| Noach

As we move through the different stages of life, the challenges we face tend to change, with the concerns of yesteryear giving way to the crisis of today. What is true for individuals is also true in the corporate world, in forging communities, and in the rise and fall of nations. We tend to specialize in certain areas, with strength in one area often matched by weakness in another. It is the rare person indeed who can both nurture a great entrepreneurial idea and successfully manage a company as it grows and develops. A coach might be great for a young, struggling team, but a disaster for one on the cusp of winning a championship. As the environment in which we operate changes, our ability to cope is often taxed. Finding one who is able to excel in any type of environment is rare indeed; but Noach was such a person.

"These are the generations of Noach; Noach was a righteous man in his generations" (6:9). The Torah informs us that Noach, whose life spanned more generations than any other human in history—born during the lifetime of Enosh, the grandson of Adam, and dying when Abraham was 58 (the numerical value of the Hebrew word “Noach”)—remained righteous throughout these 18 generations. (The famous debate as to whether Noach was righteous only in comparison to his generation or was objectively righteous is a debate on the level of Midrash, representing additional layers of meaning in the text.)

Such religious stamina is no easy feat. Our Sages note that Chanoch, the most righteous of men in his generation "who walked with G-d" (5:24), died hundreds of years before his contemporaries because G-d was afraid he would not be able to maintain his level of righteousness over time; so He "took him".

Over the many generations of his long life, Noach faced many different challenges to his righteousness, and he apparently passed them all. Our Rabbis comment that Noach's righteousness manifested itself during the generation of Enosh, the generation of the flood and the generation of the dispersion (Tower of Bavel) (see Radak 6:9).

It was during the time of Enosh that idolatry first began. Adam and Cain, who heard the word of G-d directly, understood that only G-d is to be worshipped; but this was a teaching that was soon to be abandoned as the world filled with pagan ideas and worship of nature. A youthful Noach was able to stand firm against the intellectual currents and the political correctness of his time, affirming the belief in one G-d who rules the universe.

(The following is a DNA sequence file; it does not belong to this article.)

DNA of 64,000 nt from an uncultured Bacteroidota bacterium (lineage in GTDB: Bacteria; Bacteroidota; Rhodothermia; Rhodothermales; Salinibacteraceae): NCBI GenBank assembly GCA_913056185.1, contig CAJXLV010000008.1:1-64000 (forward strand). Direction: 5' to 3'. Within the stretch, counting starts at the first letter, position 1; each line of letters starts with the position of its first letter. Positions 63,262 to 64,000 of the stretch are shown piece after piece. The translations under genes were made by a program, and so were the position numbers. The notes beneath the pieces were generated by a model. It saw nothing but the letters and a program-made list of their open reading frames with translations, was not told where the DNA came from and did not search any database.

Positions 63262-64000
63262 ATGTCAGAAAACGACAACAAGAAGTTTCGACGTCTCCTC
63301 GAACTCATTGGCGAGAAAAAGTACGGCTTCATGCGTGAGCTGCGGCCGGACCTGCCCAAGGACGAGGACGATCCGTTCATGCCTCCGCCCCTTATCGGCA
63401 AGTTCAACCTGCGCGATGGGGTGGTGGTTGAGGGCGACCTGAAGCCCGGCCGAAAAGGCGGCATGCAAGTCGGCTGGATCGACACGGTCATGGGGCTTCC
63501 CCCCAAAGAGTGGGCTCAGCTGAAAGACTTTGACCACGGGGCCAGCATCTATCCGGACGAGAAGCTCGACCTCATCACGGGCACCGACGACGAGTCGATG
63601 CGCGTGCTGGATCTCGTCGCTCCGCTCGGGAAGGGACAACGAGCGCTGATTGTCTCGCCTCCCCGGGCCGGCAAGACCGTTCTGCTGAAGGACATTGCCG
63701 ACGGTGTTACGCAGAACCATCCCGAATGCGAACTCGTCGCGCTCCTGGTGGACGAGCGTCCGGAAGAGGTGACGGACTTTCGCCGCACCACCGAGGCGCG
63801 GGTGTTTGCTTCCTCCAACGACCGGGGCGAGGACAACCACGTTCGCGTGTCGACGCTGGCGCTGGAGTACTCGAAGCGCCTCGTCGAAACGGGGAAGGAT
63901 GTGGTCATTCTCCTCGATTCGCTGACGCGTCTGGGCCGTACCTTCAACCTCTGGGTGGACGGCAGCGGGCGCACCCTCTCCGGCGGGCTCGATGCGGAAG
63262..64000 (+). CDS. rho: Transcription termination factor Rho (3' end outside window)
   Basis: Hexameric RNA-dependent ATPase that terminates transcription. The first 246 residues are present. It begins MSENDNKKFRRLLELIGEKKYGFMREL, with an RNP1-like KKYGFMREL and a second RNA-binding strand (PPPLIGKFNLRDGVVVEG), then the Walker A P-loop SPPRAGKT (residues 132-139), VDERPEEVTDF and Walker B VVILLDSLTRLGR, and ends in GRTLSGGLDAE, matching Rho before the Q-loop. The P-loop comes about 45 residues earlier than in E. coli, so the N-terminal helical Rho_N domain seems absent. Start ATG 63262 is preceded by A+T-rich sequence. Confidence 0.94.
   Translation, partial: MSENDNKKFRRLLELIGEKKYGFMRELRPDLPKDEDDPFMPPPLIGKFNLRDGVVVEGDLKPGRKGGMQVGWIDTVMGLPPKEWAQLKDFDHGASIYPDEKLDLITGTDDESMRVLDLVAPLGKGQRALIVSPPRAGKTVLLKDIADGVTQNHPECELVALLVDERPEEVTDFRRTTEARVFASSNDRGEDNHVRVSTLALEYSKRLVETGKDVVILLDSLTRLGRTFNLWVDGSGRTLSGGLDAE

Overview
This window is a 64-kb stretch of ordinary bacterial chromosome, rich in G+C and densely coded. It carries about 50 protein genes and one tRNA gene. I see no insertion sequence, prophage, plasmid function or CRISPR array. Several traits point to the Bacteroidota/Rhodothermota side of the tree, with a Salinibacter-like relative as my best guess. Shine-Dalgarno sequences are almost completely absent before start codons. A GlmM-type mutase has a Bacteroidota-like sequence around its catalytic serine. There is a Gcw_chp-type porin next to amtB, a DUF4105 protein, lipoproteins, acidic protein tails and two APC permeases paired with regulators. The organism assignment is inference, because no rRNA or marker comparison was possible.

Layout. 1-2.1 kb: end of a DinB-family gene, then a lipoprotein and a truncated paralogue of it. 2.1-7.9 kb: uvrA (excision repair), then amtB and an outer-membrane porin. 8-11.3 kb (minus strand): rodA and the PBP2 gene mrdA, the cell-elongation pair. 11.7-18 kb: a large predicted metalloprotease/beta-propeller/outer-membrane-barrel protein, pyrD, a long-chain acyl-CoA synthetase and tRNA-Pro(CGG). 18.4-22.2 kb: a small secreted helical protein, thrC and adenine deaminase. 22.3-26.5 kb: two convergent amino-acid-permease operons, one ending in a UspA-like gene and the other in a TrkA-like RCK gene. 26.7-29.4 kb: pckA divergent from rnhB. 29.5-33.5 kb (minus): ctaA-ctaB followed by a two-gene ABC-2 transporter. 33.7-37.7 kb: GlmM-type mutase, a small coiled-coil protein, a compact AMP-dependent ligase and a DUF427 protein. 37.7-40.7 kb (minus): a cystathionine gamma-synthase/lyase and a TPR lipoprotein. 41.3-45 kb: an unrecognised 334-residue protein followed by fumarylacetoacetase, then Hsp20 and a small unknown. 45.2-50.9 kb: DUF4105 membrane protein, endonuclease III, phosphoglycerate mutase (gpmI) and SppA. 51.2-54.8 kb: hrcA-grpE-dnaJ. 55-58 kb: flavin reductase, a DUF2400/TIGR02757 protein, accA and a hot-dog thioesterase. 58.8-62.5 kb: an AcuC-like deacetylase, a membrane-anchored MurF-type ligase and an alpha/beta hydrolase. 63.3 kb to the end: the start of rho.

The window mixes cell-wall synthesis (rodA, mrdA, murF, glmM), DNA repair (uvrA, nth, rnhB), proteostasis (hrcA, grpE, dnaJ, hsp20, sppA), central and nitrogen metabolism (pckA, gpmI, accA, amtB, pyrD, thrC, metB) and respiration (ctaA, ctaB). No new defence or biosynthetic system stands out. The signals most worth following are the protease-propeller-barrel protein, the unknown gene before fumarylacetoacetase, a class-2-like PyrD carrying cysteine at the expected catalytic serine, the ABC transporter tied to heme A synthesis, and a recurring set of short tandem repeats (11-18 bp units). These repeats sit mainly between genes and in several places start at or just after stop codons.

Our Sages note that despite the violence, sexual immorality, and continuing idolatry endemic to their society, the fate of the generation of the flood was sealed due to rampant thievery, a lack of respect for the monetary possessions of others. Even those who acknowledge G-d in their daily lives, who know intellectually the difference between right and wrong, often stumble when facing the challenges of the business world. Conducting oneself honestly is a challenge at the best of times; how much more so when your competitors do not share these high standards, when corruption and deception abound? Here, too, Noach was a righteous man.

As time marched on, man entered the age of technology, symbolized by the Tower of Bavel. While technology is a wonderful tool for life, it can (and often does) desensitize us to the needs of real human beings, who become just another bunch of numbers in the march towards progress. Technology becomes the goal instead of the means. Our Rabbis comment that as society entered this new phase, the death of a construction worker was readily accepted as the price of progress, but a building delay caused much consternation. Drunk with the amazing successes of man in harnessing the forces of nature, instead of calling the name of G-d, the goal of man was now to "make a name for ourselves" (11:4).

These challenges were not unique to Noach. During our youth, when we formulate our modes of thinking and religious beliefs, we must be prepared, if need be, for the ridicule of a secular society. As we leave school and enter the workforce, and our concerns shift to the more material ones of providing for a growing family and perhaps even saving for retirement, we must redouble our efforts to maintain our honesty and morality in an environment that often corrupts. And as we age, we often become overly concerned with our legacy—of making a name for ourselves—when our goal must always be to make a name for G-d.

Every generation has its own specific challenges, and different times call for different modes of righteousness. The truly righteous can identify these challenges and work on meeting them head on, ensuring their ability to remain righteous throughout the few generations of their lives. Many Jews who were righteous in Europe were unable to adjust to the new realities they found on the other side of the Atlantic, and left their righteousness behind. May we merit a life of righteousness, always overcoming the challenges that life places before us.